The World Is Flat: A Brief History of the Twenty-First Century, by Thomas L. Friedman (Farrar, Straus and Giroux, 2005/488 pages). Mainstream best-seller describes the forces that have flattened the global economic playing field. A similar theme is found in Three Billion New Capitalists by Clyde Prestowitz (Basic Books, 2005/321 pages), but with even greater emphasis on China and India.
Powerful Times: Rising to the Challenge of Our Uncertain World, by Eamonn Kelly (Wharton School/Pearson Prentice Hall, 2005/275 pages). CEO and president of Global Business Network identifies seven matching pairs of forces that will grow in the next decade: clarity/craziness, secular/sacred, US power/vulnerability, tech acceleration/pushback, intangible/physical economies, prosperity/decline, and people/planet.
And in 2005 the staff at the Acceleration Studies Foundation recommended the following 50 titles as being best for studying accelerating change and projecting what might come in the 2000s:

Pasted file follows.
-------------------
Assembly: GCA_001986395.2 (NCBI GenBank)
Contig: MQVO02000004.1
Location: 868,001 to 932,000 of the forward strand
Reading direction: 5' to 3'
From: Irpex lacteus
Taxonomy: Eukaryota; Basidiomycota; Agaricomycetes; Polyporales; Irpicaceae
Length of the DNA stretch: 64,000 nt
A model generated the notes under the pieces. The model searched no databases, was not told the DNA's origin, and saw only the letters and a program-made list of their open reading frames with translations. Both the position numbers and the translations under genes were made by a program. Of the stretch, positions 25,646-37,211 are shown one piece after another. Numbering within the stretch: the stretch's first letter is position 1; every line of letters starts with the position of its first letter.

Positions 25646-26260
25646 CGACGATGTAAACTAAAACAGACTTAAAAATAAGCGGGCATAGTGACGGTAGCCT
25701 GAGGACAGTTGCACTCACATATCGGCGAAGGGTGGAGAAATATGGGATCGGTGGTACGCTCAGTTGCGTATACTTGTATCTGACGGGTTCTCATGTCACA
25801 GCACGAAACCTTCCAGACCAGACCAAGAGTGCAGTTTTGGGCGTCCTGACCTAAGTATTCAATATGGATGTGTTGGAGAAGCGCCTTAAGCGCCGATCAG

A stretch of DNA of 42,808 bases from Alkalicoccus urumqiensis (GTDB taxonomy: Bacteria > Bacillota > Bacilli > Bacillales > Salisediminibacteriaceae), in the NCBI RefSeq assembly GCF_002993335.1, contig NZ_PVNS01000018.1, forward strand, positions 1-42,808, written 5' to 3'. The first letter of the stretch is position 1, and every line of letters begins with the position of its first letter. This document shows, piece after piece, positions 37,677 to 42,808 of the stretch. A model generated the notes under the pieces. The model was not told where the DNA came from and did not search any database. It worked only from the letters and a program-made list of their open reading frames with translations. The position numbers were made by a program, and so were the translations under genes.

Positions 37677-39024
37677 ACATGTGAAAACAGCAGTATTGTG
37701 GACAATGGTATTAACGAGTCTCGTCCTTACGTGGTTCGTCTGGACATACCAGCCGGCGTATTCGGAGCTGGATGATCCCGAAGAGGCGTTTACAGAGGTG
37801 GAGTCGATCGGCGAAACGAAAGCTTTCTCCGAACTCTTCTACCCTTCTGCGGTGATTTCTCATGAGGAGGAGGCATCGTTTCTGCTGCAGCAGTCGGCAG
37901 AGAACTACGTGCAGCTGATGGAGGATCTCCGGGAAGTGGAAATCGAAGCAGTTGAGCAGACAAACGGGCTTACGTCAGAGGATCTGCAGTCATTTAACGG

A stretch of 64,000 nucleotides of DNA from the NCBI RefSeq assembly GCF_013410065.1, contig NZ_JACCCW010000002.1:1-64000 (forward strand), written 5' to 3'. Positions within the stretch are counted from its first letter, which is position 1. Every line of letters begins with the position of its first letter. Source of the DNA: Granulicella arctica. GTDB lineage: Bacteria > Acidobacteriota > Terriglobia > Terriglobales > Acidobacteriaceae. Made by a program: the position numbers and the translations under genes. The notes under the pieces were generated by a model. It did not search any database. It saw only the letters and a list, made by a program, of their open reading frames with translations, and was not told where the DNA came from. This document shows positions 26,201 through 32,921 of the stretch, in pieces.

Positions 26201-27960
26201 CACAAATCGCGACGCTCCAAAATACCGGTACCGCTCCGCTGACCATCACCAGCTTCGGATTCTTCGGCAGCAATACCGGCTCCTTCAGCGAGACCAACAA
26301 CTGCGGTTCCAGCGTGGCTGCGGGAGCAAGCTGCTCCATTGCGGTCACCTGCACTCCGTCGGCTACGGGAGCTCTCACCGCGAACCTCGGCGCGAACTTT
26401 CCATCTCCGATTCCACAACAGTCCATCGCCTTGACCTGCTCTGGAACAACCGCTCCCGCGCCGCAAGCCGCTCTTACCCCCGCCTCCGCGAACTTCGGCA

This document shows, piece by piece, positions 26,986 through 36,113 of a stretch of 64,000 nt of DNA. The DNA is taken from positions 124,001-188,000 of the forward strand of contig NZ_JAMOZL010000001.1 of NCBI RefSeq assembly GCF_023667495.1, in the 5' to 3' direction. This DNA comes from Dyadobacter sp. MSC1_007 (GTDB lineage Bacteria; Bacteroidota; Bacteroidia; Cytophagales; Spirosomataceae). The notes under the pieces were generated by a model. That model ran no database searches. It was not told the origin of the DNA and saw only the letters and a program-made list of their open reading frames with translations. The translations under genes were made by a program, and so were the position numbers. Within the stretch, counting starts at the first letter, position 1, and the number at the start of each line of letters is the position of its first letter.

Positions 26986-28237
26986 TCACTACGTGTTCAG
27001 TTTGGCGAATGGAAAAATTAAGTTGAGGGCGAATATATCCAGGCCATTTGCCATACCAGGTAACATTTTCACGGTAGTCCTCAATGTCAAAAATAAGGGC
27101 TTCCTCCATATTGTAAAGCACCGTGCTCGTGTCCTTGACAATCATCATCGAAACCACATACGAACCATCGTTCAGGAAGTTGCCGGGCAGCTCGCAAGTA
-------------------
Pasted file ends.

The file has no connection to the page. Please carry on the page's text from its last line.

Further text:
Big Picture -“A Brief History of Everything,” Ken Wilber, 2001; “Global Brain: The Evolution of the Mass Mind from the Big Bang to the 21st Century,” Howard Bloom, 2000; “Guns, Germs, and Steel: The Fates of Human Societies,” Jared Diamond, 1999; “Nonzero: The Logic of Human Destiny,” Robert Wright, 2000; “The Singularity is Near,” Ray Kurzweil, 2005.
Business –“Creative Destruction,” Richard Foster and Sarah Kaplan, 2001; “It’s Not the Big That Eat the Small, It’s the Fast that Eat the Slow,” Jason Jennings, 2002; “Leading the Revolution: Making Innovation a Way of Life,” Gary Hamel, 2002; “Seeing What’s Next,” Clayton Christiansen, 2004 ; “The Balanced Scorecard: Translating Strategy into Action,” Robert Kaplan and David Norton, 1996; “The Fortune at the Bottom of the Pyramid,” C.K. Prahalad, 2004; “The Intelligent Investor,” Benjamin Graham, 2003; “The World is Flat,” Thomas Friedman, 2005.
Science/Science Theory -“An Introduction to General Systems Thinking,” Gerald Weinberg, 1975/2001; “Biocosm,” James Gardner, 2003; “Cosmic Evolution: The Rise of Complexity in Nature,” Eric Chaisson, 2002; “Life’s Solution: Inevitable Humans in a Lonely Universe,” Simon Conway Morris, 2003; “Linked: The New Science of Networks,” Albert Barabasi, 2002; “Six Degrees: The Science of a Connected Age,” Duncan Watts, 2003; “Ubiquity: The Science of History, Or Why the World is Simpler than You Think,” Mark Buchanan, 2001.